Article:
Anthropogenic Chloroform Emissions from China Drive Changes in Global Emissions

Minde An, Luke Western, Jianxin Hu, Bo Yao, Jens Mühle, Anita l. Ganesan, Ronald g. Prinn, Paul b. Krummel, Ryan Hossaini, Xuekun Fang, Simon O’doherty, Ray f. Weiss, Dickon Young, Matthew Rigby

Research output: Contribution to journalArticle (Academic Journal)peer-review

3 Citations (Scopus)
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Abstract

Emissions of chloroform (CHCl3), a short-lived halogenated substance not currently controlled by the Montreal Protocol on Substances that Deplete the Ozone Layer, are offsetting some of the achievements of the Montreal Protocol. In this study, emissions of CHCl3 from China were derived by atmospheric measurement-based “top-down” inverse modelling and a sector-based “bottom-up” inventory method. Top-down CHCl3 emissions grew from 88 (81-93) Gg yr-1 in 2011 to a maximum of 189 (172-205) Gg yr-1 in 2017, followed by a decrease to 125 (118-132) Gg yr-1 in 2018, after which emissions remained relatively constant through 2020. The changes in emissions from China could explain nearly all the global changes during the study period. The CHCl3 emissions in China were dominated by anthropogenic sources, such as by-product emissions during disinfection and leakage from chloromethane industries. Had emissions continued to grow at the rate observed up to 2017, a substantial delay in ozone layer recovery would have occurred. However, this delay will be largely avoided if global CHCl3 emissions remain relatively constant in the future, as they have between 2018 and 2020.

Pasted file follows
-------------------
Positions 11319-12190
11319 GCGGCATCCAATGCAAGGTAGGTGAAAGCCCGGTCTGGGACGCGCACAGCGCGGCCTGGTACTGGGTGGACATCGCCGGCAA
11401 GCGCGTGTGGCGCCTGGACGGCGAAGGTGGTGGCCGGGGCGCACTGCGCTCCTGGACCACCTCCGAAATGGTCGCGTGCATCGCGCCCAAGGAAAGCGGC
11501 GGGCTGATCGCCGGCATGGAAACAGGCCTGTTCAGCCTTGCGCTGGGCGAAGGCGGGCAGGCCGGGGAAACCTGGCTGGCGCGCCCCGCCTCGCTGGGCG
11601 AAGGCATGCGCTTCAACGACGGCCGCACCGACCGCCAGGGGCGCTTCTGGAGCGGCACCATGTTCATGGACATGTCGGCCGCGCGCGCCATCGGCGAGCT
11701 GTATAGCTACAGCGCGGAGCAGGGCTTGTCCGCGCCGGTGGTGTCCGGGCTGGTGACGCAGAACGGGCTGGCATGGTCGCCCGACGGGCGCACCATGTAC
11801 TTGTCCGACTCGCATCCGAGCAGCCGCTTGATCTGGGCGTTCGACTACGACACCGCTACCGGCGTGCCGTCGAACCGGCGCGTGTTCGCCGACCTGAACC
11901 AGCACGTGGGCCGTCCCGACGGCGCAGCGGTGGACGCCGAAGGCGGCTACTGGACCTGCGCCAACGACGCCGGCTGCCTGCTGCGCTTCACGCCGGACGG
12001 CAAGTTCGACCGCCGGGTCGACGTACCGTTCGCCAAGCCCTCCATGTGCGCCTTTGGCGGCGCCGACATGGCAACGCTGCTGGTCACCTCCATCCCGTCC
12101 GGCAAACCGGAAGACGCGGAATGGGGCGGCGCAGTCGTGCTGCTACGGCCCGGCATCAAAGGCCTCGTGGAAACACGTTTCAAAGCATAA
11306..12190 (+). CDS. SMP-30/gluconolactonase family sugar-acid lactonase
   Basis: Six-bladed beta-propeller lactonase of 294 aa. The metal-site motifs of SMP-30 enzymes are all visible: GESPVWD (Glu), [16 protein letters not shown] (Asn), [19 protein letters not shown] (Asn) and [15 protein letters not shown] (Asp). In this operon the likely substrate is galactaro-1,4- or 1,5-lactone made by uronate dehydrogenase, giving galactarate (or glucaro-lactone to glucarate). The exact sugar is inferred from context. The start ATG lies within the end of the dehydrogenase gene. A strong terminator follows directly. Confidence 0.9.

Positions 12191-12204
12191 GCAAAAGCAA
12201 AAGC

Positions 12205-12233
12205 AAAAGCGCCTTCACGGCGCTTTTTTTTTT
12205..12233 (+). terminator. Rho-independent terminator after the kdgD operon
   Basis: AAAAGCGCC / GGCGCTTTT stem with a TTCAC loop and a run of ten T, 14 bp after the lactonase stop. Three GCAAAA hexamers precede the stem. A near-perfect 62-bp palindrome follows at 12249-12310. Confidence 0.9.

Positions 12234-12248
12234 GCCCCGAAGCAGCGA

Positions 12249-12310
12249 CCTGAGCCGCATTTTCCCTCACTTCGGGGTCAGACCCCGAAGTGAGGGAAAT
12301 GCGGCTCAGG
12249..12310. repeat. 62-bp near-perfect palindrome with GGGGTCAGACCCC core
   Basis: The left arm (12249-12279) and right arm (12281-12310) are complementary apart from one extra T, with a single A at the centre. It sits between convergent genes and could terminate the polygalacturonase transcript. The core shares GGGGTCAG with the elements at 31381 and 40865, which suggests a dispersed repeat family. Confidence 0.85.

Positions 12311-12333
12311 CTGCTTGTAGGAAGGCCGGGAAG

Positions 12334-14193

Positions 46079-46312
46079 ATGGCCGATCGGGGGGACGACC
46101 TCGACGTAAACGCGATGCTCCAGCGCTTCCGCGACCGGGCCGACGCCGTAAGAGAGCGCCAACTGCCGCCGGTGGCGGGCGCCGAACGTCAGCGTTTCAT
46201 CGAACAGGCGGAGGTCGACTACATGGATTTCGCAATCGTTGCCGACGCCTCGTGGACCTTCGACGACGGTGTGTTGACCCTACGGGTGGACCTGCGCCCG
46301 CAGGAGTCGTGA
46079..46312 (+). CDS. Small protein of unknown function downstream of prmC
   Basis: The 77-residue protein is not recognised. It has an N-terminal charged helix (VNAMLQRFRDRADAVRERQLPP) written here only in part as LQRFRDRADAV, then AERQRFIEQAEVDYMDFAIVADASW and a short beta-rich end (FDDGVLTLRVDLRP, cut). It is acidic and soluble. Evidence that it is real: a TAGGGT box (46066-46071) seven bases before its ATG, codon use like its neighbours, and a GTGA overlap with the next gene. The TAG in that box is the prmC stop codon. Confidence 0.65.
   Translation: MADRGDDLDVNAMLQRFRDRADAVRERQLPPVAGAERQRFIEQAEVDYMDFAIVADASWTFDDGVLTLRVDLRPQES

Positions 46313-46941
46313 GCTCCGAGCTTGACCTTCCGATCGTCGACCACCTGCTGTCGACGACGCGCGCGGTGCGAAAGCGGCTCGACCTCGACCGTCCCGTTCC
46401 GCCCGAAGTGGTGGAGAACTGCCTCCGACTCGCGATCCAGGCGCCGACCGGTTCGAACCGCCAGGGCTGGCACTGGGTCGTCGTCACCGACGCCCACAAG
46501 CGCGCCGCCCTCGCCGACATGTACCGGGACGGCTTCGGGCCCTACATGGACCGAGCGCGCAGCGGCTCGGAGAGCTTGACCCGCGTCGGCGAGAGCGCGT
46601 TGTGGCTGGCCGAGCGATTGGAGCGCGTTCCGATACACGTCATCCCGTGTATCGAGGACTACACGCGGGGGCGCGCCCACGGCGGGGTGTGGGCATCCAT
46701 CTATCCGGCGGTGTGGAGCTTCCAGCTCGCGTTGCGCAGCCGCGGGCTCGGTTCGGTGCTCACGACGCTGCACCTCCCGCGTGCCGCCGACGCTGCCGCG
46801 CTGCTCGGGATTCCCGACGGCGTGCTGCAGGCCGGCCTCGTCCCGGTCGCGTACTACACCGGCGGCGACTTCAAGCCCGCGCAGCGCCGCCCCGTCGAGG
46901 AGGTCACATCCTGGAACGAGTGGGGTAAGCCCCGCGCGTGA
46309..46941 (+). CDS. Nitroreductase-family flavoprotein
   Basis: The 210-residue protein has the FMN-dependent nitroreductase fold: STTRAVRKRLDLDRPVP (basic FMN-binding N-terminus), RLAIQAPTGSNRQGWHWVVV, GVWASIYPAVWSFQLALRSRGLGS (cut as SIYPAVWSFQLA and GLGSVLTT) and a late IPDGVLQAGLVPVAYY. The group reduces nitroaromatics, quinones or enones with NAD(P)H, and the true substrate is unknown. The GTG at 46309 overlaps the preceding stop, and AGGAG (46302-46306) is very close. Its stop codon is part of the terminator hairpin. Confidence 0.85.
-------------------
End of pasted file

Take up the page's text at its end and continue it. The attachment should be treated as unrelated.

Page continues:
Original languageEnglish
Pages (from-to)13925-13936
Number of pages12
JournalEnvironmental Science and Technology
Volume57
Issue number37
DOIs
Publication statusPublished - 1 Sept 2023

Bibliographical note

Funding Information:
This work was supported by the National Key Research and Development Program of China (Grant No. 2019YFC0214500) and the Shanghai B&R Joint Laboratory Project (No. 22230750300). This work has benefited from the technical expertise of and the assistance by the AGAGE (Advanced Global Atmospheric Gases Experiment) network, including the Medusa GC/MS system technology, calibrations of CHCl measurements, and network operation, as well as Dr. Martin Vollmer from the Swiss Federal Laboratories for Materials Science and Technology. R.G.P., M.A., J.M., P.B.K., S.O’D., R.F.W., and D.Y. acknowledge AGAGE’s support via NASA grants to MIT (with subawards to Bristol University and CSIRO) and to SIO (including AGAGE calibration). L.M.W. received funding from the European Union’s Horizon 2020 research and innovation program under Marie Skłodowska-Curie grant agreement no. 101030750. R.H. is supported by NERC grant NE/V011863/1. The authors acknowledge the support from members of Atmospheric Chemistry Research Group at University of Bristol and thank the U.K. Met Office for the support and licensing for NAME. 3

Publisher Copyright:
© 2023 American Chemical Society.

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